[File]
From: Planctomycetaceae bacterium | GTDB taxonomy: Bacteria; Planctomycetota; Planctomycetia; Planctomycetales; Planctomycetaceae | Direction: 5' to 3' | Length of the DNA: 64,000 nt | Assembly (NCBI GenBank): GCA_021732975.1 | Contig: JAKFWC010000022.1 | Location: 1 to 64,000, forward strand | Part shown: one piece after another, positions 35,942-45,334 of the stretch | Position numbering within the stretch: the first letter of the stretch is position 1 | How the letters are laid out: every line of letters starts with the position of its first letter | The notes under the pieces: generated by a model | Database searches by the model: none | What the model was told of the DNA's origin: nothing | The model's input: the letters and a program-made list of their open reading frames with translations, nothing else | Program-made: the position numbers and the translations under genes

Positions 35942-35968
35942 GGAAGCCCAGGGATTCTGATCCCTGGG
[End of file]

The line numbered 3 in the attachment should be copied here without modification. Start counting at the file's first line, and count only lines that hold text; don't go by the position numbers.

35942 GGAAGCCCAGGGATTCTGATCCCTGGG